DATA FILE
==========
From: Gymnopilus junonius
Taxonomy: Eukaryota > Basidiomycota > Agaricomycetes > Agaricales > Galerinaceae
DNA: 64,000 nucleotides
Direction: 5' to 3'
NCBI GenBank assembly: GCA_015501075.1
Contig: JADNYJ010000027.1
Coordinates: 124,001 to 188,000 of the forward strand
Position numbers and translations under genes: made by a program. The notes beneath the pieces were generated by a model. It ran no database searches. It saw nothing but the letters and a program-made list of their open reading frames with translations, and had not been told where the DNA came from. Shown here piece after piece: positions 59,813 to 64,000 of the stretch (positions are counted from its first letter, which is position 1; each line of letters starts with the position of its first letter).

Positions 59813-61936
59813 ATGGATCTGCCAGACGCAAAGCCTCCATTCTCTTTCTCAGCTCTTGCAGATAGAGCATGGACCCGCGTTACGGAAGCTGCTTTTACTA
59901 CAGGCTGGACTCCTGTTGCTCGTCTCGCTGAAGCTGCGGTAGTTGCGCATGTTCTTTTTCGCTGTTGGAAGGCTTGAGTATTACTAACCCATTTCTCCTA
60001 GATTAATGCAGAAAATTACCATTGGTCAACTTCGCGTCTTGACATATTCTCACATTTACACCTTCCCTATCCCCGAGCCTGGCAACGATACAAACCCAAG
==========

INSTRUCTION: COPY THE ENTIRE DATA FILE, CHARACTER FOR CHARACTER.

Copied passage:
From: Gymnopilus junonius
Taxonomy: Eukaryota > Basidiomycota > Agaricomycetes > Agaricales > Galerinaceae
DNA: 64,000 nucleotides
Direction: 5' to 3'
NCBI GenBank assembly: GCA_015501075.1
Contig: JADNYJ010000027.1
Coordinates: 124,001 to 188,000 of the forward strand
Position numbers and translations under genes: made by a program. The notes beneath the pieces were generated by a model. It ran no database searches. It saw nothing but the letters and a program-made list of their open reading frames with translations, and had not been told where the DNA came from. Shown here piece after piece: positions 59,813 to 64,000 of the stretch (positions are counted from its first letter, which is position 1; each line of letters starts with the position of its first letter).

Positions 59813-61936
59813 ATGGATCTGCCAGACGCAAAGCCTCCATTCTCTTTCTCAGCTCTTGCAGATAGAGCATGGACCCGCGTTACGGAAGCTGCTTTTACTA
59901 CAGGCTGGACTCCTGTTGCTCGTCTCGCTGAAGCTGCGGTAGTTGCGCATGTTCTTTTTCGCTGTTGGAAGGCTTGAGTATTACTAACCCATTTCTCCTA
60001 GATTAATGCAGAAAATTACCATTGGTCAACTTCGCGTCTTGACATATTCTCACATTTACACCTTCCCTATCCCCGAGCCTGGCAACGATACAAACCCAAG